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How should you get started I'd you want to major in software engineering? College or University?

Would SJCC be a good choice for a 2 year and would transferring to SJSU be a good choice to go after the 2 years in college?

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Subject: Career question for you

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Patrick’s Answer

If you're thinking about a software engineering major, it's crucial to consider the benefits and opportunities different schools offer. Both colleges and universities can help you get on the right path to a software engineering career, each with its unique pros and cons.

Starting at a community college like San Jose City College (SJCC) can be a great move, especially if you're looking for a cost-effective option or if you're not ready to commit to a four-year university just yet. SJCC offers lower tuition, smaller classes, and flexible schedules, allowing you to study basic math, computer science, and programming while saving money. Plus, community colleges often have agreements with four-year universities like San Jose State University (SJSU), making it easy to move on to a bachelor's degree program after finishing your associate degree.

After finishing your two-year program at SJCC, transferring to SJSU can be a smart strategy if you're aiming for a bachelor's degree in software engineering from a well-known university. SJSU is recognized for its strong computer science and engineering programs, with experienced teachers, a comprehensive curriculum, and access to resources and opportunities in Silicon Valley, a tech and innovation hub. By moving to SJSU, you can build on the basic knowledge and skills you gained at SJCC and dive deeper into specialized software engineering courses, algorithms, database systems, software development methods, and more. SJSU also offers internships, research opportunities, networking events, and career services to help you gain practical experience and industry connections.

Before you make a choice, it's crucial to research and compare the curriculum, faculty expertise, facilities, student support services, and internship and career placement opportunities at both SJCC and SJSU. Consider talking to current students, graduates, and academic advisors at both schools to get their insights and perspectives on their experiences and the quality of education. Also, look into transfer requirements, agreements, and admission criteria for moving from SJCC to SJSU to ensure a smooth transition and increase your chances of success.

In the end, the best decision for you will depend on your personal situation, preferences, and goals. Whether you start at SJCC and move to SJSU or go straight to SJSU for a bachelor's degree, focus on getting a strong foundation in math, basic computer science, and programming skills. Also, make sure to take advantage of hands-on learning, networking, and professional development opportunities to prepare for a successful software engineering career.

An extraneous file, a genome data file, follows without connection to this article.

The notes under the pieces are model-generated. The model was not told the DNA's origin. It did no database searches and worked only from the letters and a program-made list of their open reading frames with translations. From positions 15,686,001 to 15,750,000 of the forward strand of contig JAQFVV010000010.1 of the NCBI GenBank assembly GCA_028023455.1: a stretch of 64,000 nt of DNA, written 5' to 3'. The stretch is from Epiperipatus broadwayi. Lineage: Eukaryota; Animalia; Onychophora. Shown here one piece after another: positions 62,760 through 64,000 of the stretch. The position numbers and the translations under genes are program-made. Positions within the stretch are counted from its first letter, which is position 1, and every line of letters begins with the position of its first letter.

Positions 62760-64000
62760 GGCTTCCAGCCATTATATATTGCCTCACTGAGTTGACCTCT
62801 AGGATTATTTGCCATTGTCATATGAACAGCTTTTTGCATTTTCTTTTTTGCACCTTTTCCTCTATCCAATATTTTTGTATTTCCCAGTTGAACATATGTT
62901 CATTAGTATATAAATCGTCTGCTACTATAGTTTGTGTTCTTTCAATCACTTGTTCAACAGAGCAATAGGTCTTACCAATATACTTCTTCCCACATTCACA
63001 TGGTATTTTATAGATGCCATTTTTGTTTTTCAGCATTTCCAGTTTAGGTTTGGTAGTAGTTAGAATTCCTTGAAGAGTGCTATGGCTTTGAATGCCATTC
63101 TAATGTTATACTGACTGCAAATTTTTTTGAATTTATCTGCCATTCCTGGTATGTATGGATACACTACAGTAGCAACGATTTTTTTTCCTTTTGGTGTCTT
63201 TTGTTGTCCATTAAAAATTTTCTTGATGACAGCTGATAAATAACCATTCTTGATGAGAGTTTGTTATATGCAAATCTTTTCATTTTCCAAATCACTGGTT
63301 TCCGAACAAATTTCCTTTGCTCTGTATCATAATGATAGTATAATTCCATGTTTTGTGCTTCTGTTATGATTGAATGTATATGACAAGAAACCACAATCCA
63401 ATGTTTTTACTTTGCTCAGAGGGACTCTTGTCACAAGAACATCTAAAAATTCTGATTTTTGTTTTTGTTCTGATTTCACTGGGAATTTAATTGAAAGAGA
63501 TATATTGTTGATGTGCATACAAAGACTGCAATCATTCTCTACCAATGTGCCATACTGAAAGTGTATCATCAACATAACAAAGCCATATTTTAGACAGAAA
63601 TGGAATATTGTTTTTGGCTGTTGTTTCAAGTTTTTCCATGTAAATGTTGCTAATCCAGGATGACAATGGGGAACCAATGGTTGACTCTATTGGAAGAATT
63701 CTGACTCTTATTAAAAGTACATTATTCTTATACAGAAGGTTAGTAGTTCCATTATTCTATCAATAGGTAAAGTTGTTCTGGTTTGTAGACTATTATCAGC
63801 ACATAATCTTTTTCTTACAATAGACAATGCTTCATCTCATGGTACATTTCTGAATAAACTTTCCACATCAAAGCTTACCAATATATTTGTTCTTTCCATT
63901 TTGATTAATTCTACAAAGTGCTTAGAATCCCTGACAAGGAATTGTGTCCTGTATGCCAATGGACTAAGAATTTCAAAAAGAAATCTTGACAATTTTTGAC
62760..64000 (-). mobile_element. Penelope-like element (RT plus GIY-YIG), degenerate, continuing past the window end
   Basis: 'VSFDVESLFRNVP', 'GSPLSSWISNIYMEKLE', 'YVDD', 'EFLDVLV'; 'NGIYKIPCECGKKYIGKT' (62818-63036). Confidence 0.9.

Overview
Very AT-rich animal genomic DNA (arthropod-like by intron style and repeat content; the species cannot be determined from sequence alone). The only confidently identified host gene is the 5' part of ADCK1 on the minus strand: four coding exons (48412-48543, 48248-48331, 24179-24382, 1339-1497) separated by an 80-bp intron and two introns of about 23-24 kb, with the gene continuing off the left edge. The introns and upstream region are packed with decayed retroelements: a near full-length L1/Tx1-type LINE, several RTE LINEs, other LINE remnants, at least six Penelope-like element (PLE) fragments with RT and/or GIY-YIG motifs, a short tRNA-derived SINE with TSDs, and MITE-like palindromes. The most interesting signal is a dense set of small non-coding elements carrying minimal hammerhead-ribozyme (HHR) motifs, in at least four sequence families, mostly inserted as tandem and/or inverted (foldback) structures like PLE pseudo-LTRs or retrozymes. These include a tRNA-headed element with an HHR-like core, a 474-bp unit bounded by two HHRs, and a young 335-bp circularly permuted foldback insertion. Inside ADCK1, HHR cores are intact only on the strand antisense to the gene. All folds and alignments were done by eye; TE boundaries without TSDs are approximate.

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Avirup’s Answer

Start with python, watch content online to get a grasp of the language and start working on small projects that you actually enjoy. The best way to learn new programming languages and frameworks is to center it around a project or idea you want to make! If you are in school, you could use your college classes as building blocks and foundation for how you code. The most important topics are Data Structures, and Algorithms so make sure to pay extra attention to those topics. Work hard and good luck!
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Teisha’s Answer

In any professional journey, understanding the jargon and earning high grades is just the beginning. The key focus should be on networking. The more people you connect with, the more doors of opportunity you will open. Begin by joining an online community that shares your interests. If you're still in school, take the initiative to contact student services, a counselor, or a teacher you admire. Inquire about any programs you can join. Participating in internships or externships will provide you with practical experience. If you demonstrate impressive performance throughout these programs, you could potentially use them as a reference in the future.
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Elizabeth (Betsy)’s Answer

Hi Antonio,

I would recommend that you start with the city college first. The courses at city colleges and community colleges can provide a broad introduction to many topics, including math, science and software topics. They also cost a little less, if the expense for college is an issue. For my son, it was helpful to complete some of his fundamental coursework at the local community college and then transfer those credits to the university, where he finished his degree. It cost him less money in the end, because he didn't have to pay for four years at the university.

Good luck.
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